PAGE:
Citation method, please? A case study in astrophysics

I did an experiment last year to see whether I could influence software authors to add either CITATION.cff or codemeta.json files to their repos to make clear how the software should be cited. It mostly didn’t work, but was still a useful exercise. I’ve written a short paper about it that will appear on arXiv tonight (ETA: here) and is available now at the link below.

Abstract: Software citation has accelerated in astrophysics in the past decade, resulting in the field now having multiple trackable ways to cite computational methods. Yet most software authors do not specify how they would like their code to be cited, while others specify a citation method that is not easily tracked (or tracked at all) by most indexers. Two metadata file formats, codemeta.json and CITATION.cff, developed in 2016 and 2017 respectively, are useful for specifying how software should be cited. In 2020, the Astrophysics Source Code Library (ASCL, undertook a year-long effort to generate and send these software metadata files, specific to each computational method, to code authors for editing and inclusion on their code sites. We wanted to answer the question, “Would sending these files to software authors increase adoption of one, the other, or both of these metadata files?” The answer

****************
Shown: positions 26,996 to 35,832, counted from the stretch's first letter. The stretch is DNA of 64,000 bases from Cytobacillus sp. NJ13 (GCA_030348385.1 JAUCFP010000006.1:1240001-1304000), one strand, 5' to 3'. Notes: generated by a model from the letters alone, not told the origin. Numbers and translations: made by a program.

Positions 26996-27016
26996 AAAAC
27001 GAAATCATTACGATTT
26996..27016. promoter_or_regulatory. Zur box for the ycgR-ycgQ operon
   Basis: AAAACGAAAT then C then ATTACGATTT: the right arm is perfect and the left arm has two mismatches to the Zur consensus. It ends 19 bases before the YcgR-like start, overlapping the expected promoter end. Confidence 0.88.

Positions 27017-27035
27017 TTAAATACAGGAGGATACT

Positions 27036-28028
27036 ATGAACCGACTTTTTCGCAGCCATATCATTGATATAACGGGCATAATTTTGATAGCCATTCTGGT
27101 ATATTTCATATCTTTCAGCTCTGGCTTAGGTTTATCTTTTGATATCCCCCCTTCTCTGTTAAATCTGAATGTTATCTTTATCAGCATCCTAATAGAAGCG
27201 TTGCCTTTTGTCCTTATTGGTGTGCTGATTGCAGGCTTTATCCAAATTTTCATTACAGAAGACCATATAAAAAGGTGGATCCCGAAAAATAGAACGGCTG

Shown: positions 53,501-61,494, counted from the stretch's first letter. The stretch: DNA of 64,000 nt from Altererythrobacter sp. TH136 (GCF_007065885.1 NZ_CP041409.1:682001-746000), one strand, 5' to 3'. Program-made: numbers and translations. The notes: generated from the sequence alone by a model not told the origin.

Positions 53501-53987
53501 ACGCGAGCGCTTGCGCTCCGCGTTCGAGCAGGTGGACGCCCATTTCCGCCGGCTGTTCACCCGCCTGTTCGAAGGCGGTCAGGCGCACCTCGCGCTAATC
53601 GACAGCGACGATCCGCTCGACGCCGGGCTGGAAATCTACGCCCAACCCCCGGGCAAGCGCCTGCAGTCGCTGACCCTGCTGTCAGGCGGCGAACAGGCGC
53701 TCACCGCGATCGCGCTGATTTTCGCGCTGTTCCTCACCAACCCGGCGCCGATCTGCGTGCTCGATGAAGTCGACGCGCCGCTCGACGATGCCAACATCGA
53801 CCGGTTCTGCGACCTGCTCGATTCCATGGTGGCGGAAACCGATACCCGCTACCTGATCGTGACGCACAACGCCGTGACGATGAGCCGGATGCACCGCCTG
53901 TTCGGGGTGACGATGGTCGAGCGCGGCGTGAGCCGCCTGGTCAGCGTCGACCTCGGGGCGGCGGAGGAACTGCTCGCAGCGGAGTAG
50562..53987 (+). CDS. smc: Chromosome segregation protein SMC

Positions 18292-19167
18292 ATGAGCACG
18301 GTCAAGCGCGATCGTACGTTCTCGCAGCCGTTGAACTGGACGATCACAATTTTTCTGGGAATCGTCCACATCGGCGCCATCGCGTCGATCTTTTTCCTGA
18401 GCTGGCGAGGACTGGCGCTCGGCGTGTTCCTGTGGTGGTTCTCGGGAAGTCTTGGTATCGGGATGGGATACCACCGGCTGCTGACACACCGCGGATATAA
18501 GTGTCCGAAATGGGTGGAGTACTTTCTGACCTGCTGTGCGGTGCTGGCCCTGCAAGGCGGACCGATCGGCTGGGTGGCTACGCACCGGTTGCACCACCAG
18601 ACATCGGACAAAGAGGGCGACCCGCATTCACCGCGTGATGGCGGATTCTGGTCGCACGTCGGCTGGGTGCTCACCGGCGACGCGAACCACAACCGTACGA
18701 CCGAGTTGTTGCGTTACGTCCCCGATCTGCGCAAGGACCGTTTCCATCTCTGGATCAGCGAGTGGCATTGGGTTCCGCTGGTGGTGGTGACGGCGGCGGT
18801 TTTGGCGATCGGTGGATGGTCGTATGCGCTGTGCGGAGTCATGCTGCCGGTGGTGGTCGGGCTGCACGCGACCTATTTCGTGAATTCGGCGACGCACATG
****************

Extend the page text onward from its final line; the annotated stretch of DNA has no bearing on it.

in this case was no. Furthermore, only 41% of the 135 code sites examined for use of these files had citation information in any form available. The lack of such information creates an obstacle for article authors to provide credit to software creators, thus hindering citation of and recognition for computational contributions to research and the scientists who develop and maintain software.

Citation method, please? A case study in astrophysics (PDF)

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